Colonial Virginia and the Atlantic slave trade
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Colonial Virginia and the Atlantic slave trade

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Published by University Microfilms International in Ann Arbor, Mitc .
Written in English

Book details:

Edition Notes

Thesis(Ph.D.) -University of Illinois at Urbana-Champaign,1981.

StatementSusan Alice Westbury.
The Physical Object
Number of Pages171
ID Numbers
Open LibraryOL19765047M

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  Networks of families and faith made profitable trade connections across colonial and national divisions. Barbados became a principle source of slave labor after , and slave codes in Virginia, South Carolina and Jamaica followed Barbados as a model. Learn more to buy “Atlantic Virginia” for your bookshelf at Many Thousands Gone. In Atlantic Virginia April Hatfield maintains that “the intercolonial, international, and transatlantic connections that constituted the Atlantic world had a more significant impact on the development of individual colonies such as Virginia in the seventeenth century than in the eighteenth” (p. 1). She challenges the widespread tendency to. The Slave Trade: The Story of the Atlantic Slave Trade, by Hugh Thomas (Simon & Shuster ) (). This begins with the first Portuguese slave raids in Morocco through the abolition of slavery, this volume takes the reader on a chronological tour of the history and the characters of the evil trade.4/5.   Stolen by Portuguese slave traders, kidnapped by English pirates, and taken far from home, African arrivals to colonial Virginia in marked the origins of U.S. slavery.

This is not a book about slavery, this is a book about the business of trading slaves. Specifically the Atlantic slave trade, although the Asian slave trade is discussed to a small degree. The Atlantic slave trade is discussed from several perspectives: Africa, The Americas, The West Indies, and Europe/5. records of 27, trans-Atlantic slave ship voyages, 84, slaves disembarked in Virginia between and The Macmillan Encyclopedia of World Slavery gives a figure of slaves in Virginia in , growing to , by Scrimshaw with Slavery Imagery. The Transatlantic Slave Trade. Contributed by Joseph C. Miller. The transatlantic slave trade involved the purchase by Europeans of enslaved men, women, and children from Africa and their transportation to the Americas, where they were sold for profit. Between and , about million Africans began the Middle Passage across the Atlantic. The Atlantic Slave Trade Introduction: Trad­ing slaves was a common practice amongst Africans and Arabs of the Middle Eastern region, however, the new devel­op­ment of slave trade through the Atlantic voy­ages brought new forms of slav­ery and slave trade business.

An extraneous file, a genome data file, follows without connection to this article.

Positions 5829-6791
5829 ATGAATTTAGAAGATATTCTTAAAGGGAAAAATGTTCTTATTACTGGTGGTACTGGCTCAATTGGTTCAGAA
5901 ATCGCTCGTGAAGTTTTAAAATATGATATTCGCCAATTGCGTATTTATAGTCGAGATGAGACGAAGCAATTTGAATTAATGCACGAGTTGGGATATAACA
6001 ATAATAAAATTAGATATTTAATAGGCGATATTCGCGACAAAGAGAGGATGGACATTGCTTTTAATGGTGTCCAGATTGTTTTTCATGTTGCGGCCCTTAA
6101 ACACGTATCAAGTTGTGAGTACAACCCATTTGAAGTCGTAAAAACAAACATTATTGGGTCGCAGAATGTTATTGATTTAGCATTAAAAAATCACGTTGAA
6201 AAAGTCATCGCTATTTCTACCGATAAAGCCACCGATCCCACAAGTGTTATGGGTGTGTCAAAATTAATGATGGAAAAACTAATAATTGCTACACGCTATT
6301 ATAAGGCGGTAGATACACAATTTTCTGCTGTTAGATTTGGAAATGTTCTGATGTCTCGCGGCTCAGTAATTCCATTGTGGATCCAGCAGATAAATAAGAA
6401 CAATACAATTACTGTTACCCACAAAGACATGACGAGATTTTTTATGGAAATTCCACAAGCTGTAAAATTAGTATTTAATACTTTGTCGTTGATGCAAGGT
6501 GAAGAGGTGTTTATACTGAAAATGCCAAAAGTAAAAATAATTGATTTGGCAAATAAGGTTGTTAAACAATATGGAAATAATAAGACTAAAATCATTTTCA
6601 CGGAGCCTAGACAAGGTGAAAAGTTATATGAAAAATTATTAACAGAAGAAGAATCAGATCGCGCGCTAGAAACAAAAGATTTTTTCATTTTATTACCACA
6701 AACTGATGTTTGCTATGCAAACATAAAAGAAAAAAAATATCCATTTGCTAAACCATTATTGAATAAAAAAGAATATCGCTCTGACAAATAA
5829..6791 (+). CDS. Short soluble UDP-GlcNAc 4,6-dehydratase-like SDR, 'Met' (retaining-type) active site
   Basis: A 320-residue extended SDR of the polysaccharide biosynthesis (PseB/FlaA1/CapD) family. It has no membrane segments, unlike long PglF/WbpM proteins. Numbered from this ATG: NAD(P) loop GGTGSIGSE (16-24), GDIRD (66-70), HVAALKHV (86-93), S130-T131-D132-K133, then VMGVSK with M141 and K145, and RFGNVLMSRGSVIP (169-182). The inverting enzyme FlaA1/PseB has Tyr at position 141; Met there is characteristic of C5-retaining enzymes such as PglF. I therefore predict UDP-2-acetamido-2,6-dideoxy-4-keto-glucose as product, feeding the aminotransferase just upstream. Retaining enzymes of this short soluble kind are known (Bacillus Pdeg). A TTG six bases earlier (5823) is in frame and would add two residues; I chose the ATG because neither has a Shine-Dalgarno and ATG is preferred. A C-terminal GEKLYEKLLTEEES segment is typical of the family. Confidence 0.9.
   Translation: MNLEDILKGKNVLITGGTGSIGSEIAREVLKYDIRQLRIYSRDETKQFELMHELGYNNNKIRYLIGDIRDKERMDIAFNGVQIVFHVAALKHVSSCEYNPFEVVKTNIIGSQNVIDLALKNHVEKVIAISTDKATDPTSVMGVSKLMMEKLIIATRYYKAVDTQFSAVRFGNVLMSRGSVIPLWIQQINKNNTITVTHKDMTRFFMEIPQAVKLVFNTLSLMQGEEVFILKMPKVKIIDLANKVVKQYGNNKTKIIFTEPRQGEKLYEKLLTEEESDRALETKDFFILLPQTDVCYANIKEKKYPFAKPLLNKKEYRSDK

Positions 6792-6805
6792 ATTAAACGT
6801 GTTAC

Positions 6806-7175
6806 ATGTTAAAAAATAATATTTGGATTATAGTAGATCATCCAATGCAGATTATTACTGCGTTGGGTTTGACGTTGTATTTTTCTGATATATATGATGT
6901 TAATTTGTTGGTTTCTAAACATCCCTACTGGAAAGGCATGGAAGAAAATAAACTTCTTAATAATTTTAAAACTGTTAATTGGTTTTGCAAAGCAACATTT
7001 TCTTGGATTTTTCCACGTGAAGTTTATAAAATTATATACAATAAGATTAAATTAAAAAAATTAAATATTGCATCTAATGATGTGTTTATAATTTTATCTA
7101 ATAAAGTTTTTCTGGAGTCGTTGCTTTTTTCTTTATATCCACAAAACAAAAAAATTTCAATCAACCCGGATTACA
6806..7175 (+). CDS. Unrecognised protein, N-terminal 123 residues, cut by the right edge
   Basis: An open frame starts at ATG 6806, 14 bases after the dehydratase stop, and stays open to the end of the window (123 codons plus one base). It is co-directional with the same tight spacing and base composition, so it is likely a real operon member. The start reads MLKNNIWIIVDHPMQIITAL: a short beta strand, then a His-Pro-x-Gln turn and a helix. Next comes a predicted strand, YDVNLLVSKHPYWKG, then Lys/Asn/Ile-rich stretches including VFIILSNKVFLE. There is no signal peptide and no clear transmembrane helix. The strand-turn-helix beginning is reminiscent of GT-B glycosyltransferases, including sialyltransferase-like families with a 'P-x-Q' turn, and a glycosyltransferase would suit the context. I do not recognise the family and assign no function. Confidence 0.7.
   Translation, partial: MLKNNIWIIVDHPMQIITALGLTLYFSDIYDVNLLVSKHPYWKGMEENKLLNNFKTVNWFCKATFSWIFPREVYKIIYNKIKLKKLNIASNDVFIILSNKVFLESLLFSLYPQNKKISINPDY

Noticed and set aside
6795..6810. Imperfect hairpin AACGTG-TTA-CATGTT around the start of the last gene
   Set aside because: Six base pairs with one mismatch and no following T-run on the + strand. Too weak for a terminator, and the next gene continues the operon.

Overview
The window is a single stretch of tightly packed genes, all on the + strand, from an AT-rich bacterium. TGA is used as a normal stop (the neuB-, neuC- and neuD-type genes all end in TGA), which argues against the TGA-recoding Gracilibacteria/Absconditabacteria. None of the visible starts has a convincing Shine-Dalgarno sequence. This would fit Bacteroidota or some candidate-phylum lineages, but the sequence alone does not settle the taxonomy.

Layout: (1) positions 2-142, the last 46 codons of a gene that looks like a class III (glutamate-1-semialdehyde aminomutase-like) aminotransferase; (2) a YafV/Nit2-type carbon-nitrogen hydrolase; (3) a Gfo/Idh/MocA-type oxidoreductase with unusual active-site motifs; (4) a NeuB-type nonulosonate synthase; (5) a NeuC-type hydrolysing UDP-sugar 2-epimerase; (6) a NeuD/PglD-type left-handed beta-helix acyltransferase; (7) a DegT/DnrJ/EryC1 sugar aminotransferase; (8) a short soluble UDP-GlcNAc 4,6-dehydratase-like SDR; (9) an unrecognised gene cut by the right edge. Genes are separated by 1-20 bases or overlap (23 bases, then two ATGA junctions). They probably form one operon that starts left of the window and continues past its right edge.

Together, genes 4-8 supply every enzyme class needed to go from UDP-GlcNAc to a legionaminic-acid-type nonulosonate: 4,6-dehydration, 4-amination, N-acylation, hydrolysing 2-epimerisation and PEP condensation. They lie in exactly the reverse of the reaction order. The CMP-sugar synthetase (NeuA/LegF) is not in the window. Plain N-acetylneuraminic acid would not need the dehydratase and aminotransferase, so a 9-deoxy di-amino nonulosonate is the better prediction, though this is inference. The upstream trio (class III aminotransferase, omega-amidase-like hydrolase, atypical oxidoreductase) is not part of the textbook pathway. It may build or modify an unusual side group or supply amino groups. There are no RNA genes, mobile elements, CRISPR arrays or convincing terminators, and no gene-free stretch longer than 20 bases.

The complete story of the Atlantic slave trade, when approximately 11 million Africans were carried to the Americas to work on plantations, in mines, or as servants in houses. This sweeping narrative also looks at who the traders were and why so many African rulers and peoples willingly collaborated. Author: Hugh Thomas. Published: Pages: Slavery in Virginia dates to , soon after the founding of Virginia as an English colony by the London Virginia Company. The company established a headright system to encourage colonists to transport indentured servants to the colony for labor; they received a certain amount of land for people whose passage they paid to Virginia. The Atlantic Slave Trade second edition This survey is a synthesis of the economic, social, cultural, and political history of the Atlantic slave trade, providing the general reader with a basic under-standing of the current state of scholarly knowledge of forced African migration and compares this knowledge to popular Size: KB.   Over the past six decades, the historiography of Atlantic slavery and the slave trade has shown remarkable growth and sophistication. Historians have marshalled a vast array of sources and offered rich and compelling explanations for these two great tragedies in human history. The survey of this vibrant scholarly tradition throws light on major theoretical and Author: Daniel B. Domingues da Silva, Philip Misevich.